The past 12 months have had us all confined to our homes throughout the on-off coronavirus lockdowns. With Brits being furloughed and losing work entirely, the global pandemic has caused monumental damage to our household finances. A YouGov survey conducted by Debt Movement has shown a dramatic rise in problem debt. In a survey of 1,000 respondents, more than one in twenty households suffer from unmanageable debt. This shows a shocking 50% rise since 2018, as shown in a survey conducted by ONS.
At the beginning of 2020, no one could have predicted that the pandemic would go on for as long as it has or how severely businesses and employees would be affected. Over 11% of new debt in 2020 is down to workers being furloughed and suddenly having to live on reduced incomes. New statistics from Debt Movement’s survey show that millions of people have begun to struggle with this debt and are now in a position where they are unable to meet repayments.
Which Debts Are Affecting Us Most?
Families’ lives have been turned upside down by the sudden reduction in their income, with some households losing their main income entirely, while others are having to survive on a hugely reduced amount. This has meant that monthly financial obligations have become difficult to meet, with payments to existing lenders being missed leading to defaulted accounts.
Getting into this kind of problem debt can be devastating. Problem debt is usually defined as debt that has become a monthly burden on a person or household’s finances. Often, people with problem debt find themselves struggling to make repayments and fall behind to the point that their lenders are taking further action to recover the money owed to them. This can be a worrying time and can often lead to people taking out further loans to repay their existing debt — this is referred to as the “debt spiral”.
Being in unmanageable debt can take its toll on our mental health and relationships. Finding the right guidance and support is crucial to those who are struggling to repay debts or have become stuck in the debt spiral.
Where Will the Future Take Us?
Employment problems may not be over just yet. On 8th May 2020, there were almost 9 million people furloughed and living on a reduced income. By October 2020, there were still 2.4 million people furloughed. With businesses unable to survive the economic crisis, the Office for Budget Responsibility predicts that around 2.2 million people will be unemployed by the end of 2021. The recent YouGov survey shows that this could put a further 33% of Brits at risk of falling into problem debt.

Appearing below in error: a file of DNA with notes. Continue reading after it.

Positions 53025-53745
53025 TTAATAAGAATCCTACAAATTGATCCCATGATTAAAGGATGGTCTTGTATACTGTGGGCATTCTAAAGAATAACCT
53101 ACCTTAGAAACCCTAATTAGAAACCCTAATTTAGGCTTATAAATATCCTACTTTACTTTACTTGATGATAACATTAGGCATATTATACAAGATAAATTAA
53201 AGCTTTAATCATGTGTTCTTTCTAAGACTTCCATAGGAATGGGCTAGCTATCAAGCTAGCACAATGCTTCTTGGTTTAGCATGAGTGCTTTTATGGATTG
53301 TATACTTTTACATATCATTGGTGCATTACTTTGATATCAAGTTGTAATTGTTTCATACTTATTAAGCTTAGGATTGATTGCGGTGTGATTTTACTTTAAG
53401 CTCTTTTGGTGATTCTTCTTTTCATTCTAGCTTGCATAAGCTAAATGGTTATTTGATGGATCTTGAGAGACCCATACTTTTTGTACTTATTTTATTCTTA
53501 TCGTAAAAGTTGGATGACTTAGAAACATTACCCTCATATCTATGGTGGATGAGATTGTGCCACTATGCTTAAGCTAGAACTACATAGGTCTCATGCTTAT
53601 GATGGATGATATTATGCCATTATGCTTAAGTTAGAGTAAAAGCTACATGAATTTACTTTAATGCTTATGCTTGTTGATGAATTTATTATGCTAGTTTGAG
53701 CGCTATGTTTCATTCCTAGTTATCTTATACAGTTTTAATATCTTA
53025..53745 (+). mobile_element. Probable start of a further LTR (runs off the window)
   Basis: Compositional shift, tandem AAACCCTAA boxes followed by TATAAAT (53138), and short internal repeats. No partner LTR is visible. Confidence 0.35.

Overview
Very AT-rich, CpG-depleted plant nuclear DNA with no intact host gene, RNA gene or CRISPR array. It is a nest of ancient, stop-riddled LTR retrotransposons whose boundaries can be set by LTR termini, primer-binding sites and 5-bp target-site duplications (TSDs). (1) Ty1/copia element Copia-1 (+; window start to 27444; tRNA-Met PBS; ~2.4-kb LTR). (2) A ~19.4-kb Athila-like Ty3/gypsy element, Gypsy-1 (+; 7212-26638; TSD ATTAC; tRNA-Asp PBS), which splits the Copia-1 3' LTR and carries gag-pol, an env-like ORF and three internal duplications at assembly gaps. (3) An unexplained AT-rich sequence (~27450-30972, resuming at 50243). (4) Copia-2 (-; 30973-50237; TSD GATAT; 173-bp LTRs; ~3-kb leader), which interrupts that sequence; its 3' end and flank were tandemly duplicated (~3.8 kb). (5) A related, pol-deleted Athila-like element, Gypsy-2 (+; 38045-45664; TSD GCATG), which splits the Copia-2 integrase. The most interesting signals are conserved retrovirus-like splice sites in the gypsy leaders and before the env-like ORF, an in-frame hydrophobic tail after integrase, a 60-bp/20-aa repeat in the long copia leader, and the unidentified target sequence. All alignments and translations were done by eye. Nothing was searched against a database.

The furlough scheme and self-employment income support scheme (SEISS) were put in place by the government to help retain employment throughout the coronavirus crisis. However, for those whose finances were already on the threshold of being unable to manage, this seemingly small income change has made a huge impact.
Debt Movement’s Chief Executive Officer and Licensed Insolvency Practitioner, Laura Prescott states that “problem debt is another devastating consequence of the pandemic for some individuals. Those who were previously just about managing have been pushed into unaffordable debt for various reasons and many are finding it difficult to bounce back.”
How Can Debt Movement Help?
When debt is unmanageable, there are debt solutions that can help you to regain control of your finances – from debt consolidation to a Debt Management Plan (DMP) or bankruptcy and IVAs. No matter what level of debt you are in, there is a debt solution for you. Just take a look at the Debt Solution section of our website for information on the various options available to suit your needs or call us today for impartial guidance.